Simon Birmingham: That’s been clear since 2014. There’s nothing to confirm there …

David Speers: Right.

Simon Birmingham: That’s been clear government policy since 2014 that we would over the forward estimates of the period that we inherited we would see through what was there in the budget, notwithstanding the cost of that and the difficulties in the budget position, but that from 2018 there would be a new approach. Now the Government …

David Speers: [Interrupts] But the states were obviously hoping that you would honour the agreements. We’ve heard that from New South Wales, from Victoria, from the other states as well.

Simon Birmingham: The states as state premiers have for time immemorial continued to lobby for more money …

David Speers: What does it mean though for them? You are committing some extra money over the next couple of years, but more than six billion less over four years than Labor would have got- Labor would have given them.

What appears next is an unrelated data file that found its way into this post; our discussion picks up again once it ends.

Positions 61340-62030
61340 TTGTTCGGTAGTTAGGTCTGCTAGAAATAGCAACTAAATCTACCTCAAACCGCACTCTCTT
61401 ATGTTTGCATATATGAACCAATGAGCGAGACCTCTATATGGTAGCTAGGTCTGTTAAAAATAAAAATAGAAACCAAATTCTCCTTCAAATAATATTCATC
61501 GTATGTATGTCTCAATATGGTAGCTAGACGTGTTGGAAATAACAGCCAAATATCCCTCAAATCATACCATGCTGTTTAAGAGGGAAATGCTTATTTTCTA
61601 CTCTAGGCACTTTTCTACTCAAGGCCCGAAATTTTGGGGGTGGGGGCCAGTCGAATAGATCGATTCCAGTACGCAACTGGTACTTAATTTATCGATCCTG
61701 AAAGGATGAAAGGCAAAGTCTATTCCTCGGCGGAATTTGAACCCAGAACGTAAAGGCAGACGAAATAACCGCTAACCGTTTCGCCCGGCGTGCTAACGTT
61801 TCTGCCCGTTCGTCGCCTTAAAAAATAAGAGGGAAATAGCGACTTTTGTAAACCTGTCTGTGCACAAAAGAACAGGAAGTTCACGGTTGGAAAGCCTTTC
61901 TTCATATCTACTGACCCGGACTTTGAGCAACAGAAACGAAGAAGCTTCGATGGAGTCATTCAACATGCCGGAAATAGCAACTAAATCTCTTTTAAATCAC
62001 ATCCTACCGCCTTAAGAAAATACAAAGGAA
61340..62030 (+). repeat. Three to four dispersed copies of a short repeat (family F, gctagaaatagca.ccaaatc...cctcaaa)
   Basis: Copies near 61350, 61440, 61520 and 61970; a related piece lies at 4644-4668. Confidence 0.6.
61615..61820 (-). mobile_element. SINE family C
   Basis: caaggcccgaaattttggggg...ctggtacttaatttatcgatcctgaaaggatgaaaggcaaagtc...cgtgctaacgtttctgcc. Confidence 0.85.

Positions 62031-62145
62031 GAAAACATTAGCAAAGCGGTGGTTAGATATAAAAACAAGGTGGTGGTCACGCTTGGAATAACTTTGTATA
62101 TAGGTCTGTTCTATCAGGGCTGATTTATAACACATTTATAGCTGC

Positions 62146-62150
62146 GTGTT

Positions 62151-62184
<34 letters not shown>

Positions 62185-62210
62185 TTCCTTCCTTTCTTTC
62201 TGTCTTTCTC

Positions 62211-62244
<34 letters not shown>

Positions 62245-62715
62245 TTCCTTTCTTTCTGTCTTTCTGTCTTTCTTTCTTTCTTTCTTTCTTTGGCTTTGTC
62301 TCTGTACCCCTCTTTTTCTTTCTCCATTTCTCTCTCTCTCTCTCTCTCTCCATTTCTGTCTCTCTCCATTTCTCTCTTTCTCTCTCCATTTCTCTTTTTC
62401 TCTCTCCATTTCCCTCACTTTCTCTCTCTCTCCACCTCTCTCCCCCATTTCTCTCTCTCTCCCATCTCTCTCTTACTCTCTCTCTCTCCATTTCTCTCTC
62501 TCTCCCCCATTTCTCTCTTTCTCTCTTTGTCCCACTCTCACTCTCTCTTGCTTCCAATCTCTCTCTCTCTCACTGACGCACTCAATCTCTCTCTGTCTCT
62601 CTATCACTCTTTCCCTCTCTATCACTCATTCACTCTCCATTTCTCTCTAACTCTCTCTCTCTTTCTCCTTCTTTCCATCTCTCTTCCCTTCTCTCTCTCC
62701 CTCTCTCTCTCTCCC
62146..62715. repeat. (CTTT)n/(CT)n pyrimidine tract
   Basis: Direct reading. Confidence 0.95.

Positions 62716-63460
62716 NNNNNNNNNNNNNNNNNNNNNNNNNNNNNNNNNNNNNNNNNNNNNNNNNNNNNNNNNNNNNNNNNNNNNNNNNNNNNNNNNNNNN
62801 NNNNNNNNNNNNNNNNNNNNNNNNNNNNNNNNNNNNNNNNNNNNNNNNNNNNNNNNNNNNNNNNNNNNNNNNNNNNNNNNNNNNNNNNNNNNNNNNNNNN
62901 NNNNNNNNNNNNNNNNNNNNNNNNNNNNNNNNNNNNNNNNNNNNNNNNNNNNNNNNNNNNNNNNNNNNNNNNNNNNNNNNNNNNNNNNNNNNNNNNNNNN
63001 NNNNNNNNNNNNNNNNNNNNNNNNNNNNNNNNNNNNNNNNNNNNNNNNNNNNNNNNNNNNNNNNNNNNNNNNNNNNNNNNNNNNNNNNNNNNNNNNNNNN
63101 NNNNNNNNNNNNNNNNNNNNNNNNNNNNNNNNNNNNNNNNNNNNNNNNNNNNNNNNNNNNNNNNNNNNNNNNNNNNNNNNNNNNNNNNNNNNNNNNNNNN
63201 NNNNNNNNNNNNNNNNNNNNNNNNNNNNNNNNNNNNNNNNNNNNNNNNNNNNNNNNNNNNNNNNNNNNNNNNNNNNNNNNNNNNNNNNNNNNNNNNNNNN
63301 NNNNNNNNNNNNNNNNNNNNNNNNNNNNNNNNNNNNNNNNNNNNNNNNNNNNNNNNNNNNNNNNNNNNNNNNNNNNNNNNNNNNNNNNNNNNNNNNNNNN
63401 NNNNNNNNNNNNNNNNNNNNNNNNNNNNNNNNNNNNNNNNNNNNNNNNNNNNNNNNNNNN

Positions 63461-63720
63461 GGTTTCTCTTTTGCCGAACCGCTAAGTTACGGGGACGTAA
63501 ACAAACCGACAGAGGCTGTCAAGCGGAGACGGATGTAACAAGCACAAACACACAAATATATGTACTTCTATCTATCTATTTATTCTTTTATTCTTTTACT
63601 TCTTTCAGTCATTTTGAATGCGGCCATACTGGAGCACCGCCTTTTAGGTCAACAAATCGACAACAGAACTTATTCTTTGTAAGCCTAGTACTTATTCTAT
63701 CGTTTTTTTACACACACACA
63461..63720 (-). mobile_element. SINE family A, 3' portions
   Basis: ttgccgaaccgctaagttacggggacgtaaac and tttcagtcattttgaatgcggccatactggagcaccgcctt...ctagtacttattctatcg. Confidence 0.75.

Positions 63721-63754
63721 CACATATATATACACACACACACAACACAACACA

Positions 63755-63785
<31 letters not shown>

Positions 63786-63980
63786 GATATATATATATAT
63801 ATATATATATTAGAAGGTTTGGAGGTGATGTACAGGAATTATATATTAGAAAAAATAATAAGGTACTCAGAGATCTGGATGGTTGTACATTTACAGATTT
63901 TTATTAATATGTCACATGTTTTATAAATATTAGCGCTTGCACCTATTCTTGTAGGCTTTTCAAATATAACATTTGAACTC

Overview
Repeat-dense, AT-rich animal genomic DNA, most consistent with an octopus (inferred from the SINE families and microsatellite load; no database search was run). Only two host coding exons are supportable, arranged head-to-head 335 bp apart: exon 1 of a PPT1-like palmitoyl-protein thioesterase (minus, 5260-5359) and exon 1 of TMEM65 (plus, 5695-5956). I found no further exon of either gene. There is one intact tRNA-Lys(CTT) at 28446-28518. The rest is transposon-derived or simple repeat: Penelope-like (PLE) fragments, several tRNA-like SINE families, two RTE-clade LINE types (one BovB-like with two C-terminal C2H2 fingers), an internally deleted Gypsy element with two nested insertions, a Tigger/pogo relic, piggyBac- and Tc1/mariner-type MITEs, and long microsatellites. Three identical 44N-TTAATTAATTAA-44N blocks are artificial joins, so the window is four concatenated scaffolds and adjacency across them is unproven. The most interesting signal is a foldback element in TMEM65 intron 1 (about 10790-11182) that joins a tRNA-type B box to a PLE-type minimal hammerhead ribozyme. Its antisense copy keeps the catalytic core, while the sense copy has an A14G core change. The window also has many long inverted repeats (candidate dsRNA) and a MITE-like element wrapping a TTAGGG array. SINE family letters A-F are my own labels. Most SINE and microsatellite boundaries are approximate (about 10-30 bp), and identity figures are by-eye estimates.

Simon Birmingham: Well look, what Labor’s promises are – what Labor’s promises are, they didn’t win the last election. We did. We formed a government having gone to that election with a promise in relation to school funding. We’ve now decided to inject more school funding; $2.2 billion more than Malcolm Turnbull and I took to the last election just over the next four years, $18.6 billion more over the decade, which will ensure that states like New South Wales for example will see per growth, growth in a per student basis of 4.9 per cent across their government school system over the next four years …